Law review project signed

Main Stories
The National, Thursday July 14th, 2016

THE Constitutional and Law Reform Commission (CLRC) can  now carry out legislative reform on the elimination of all forms of discrimination against women and girls.
The CLRC signed an agreement with UN Women yesterday to facilitate a K200,000 project on the Convention on Elimination of all forms of Discrimination Against Women (CEDAW).
UN Women Country representative Dr Jeffrey Buchanan said the UN had worked closely with the CLRC over the years. This relationship would make it better for women, girls, men and boys in PNG.
“It’s good that we are coming together to have these discussions and sign off on an important programme between the United Nations Women and the CLRC on this project called the CEDAW Legislative Review project.
“This is an important piece of work that the United Nations is doing with the CLRC in collaboration with the Department of Community Development because we are partners.
“We have made a lot of progress in policy and legislation – the Lukautim Pikinini Act, gender strategy and gender-based violence. Over the years, a lot has happened.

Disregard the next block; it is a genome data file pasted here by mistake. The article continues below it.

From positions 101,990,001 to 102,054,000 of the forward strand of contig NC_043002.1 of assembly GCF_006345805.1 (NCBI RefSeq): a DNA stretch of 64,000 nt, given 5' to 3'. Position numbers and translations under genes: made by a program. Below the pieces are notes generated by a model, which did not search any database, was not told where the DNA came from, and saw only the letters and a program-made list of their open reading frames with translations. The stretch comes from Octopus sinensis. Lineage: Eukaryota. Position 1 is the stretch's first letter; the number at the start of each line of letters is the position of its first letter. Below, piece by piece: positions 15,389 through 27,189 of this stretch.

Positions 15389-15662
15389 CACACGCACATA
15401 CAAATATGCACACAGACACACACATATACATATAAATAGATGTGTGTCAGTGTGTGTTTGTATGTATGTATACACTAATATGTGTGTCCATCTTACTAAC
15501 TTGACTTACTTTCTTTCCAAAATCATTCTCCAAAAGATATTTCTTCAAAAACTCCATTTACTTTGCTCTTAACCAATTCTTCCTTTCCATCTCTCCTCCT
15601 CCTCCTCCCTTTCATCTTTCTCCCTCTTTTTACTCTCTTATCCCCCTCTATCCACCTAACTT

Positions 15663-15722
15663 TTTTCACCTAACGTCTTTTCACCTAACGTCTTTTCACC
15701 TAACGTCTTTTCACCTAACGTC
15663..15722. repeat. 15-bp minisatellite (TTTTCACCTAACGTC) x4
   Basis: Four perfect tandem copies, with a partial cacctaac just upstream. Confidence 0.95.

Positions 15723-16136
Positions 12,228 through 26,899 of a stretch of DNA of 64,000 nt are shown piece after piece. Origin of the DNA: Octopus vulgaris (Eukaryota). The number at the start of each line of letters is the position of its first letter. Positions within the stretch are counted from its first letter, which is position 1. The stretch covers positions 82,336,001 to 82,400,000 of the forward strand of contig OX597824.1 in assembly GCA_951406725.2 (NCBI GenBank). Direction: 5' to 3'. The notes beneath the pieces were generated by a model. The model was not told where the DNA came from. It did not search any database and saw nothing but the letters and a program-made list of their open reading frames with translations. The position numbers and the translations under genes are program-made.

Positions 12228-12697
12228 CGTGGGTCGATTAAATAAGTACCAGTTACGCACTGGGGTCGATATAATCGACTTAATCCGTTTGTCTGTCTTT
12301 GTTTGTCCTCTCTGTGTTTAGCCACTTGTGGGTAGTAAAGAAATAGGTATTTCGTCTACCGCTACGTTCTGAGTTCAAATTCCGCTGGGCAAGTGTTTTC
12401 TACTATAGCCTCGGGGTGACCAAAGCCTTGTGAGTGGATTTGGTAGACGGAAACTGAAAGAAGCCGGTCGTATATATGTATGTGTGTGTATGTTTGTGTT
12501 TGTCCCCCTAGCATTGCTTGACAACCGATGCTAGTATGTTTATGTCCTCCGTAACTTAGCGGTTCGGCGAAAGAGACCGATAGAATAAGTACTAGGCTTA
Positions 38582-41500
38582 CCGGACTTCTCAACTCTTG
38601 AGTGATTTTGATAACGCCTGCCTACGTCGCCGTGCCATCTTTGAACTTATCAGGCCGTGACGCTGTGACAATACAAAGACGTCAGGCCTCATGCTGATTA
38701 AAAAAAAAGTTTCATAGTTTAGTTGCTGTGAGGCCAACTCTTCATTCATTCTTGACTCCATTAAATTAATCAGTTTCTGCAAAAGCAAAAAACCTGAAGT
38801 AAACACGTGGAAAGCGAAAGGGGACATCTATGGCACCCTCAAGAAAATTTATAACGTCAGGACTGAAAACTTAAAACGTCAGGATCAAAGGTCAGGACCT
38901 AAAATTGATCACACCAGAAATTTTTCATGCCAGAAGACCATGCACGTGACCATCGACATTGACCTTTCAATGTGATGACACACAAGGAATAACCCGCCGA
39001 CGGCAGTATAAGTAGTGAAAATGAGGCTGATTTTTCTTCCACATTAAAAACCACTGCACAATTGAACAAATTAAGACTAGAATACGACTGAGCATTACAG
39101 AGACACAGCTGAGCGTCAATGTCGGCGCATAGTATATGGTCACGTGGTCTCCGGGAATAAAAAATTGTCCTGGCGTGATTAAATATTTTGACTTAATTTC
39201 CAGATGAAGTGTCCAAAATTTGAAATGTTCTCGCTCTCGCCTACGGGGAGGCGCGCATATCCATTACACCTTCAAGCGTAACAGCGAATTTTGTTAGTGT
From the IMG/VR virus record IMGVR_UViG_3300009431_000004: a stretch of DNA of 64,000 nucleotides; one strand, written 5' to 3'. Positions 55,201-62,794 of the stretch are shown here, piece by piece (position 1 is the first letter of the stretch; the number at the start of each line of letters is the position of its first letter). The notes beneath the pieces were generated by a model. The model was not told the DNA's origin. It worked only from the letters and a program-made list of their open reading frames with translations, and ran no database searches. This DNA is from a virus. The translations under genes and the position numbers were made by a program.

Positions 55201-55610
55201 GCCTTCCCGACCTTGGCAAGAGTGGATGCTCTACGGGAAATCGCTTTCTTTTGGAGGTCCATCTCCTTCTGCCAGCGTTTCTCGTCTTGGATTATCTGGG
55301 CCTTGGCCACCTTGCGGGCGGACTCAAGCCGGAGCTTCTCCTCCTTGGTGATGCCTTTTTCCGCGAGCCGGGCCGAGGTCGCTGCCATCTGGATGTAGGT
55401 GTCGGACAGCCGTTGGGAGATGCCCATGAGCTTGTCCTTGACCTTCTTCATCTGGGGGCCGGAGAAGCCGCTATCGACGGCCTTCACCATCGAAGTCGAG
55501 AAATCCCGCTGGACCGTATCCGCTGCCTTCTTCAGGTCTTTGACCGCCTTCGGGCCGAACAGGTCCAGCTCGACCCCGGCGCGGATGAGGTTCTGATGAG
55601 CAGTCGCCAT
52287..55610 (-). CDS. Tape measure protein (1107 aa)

“It’s a proud moment for me representing the UN to bring to the table today what we hope to do with this important project.”
Department of Youth, Religion and Community Development secretary Anna Solomon said a lot had been done in the country in terms of dealing with families, women, children, boys, girls, people with disabilities and the elderly.
“I am happy that CLRC has taken on board this role because one of our main aims is to mainstream all gender and family issues. Let the relevant agencies take care of their area,” she said.
“We did our own review of what we wanted to see which will be a truly Papua New Guinean law which will help our families. That’s where CLRC took on board a lot of these reviews.”
Chairman of CLRC and Member for Kandrian Gloucester Joseph Leilang said it was a very important occasion because a lot of work had been put into it.
“I want to thank the secretary and the department for pushing on in trying to address many of the concerns and issues that confronted our population, particularly the gender issue relating to discrimination of women and girls.”
The Convention on the Elimination of all Forms of Discrimination Against Women is an international treaty adopted in 1979 by the United Nations General Assembly. Described as an international bill of rights for women, it was instituted on September 3, 1981 and has been ratified by 189 states.